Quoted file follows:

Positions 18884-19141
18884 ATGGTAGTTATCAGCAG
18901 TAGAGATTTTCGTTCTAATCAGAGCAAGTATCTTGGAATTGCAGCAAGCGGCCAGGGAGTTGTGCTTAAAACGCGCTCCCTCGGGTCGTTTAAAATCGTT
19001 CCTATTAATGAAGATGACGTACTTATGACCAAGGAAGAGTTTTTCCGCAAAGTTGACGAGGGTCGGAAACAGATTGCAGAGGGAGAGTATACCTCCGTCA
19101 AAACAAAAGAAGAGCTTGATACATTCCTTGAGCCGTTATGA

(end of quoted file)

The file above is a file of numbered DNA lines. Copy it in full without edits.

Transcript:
Positions 18884-19141
18884 ATGGTAGTTATCAGCAG
18901 TAGAGATTTTCGTTCTAATCAGAGCAAGTATCTTGGAATTGCAGCAAGCGGCCAGGGAGTTGTGCTTAAAACGCGCTCCCTCGGGTCGTTTAAAATCGTT
19001 CCTATTAATGAAGATGACGTACTTATGACCAAGGAAGAGTTTTTCCGCAAAGTTGACGAGGGTCGGAAACAGATTGCAGAGGGAGAGTATACCTCCGTCA
19101 AAACAAAAGAAGAGCTTGATACATTCCTTGAGCCGTTATGA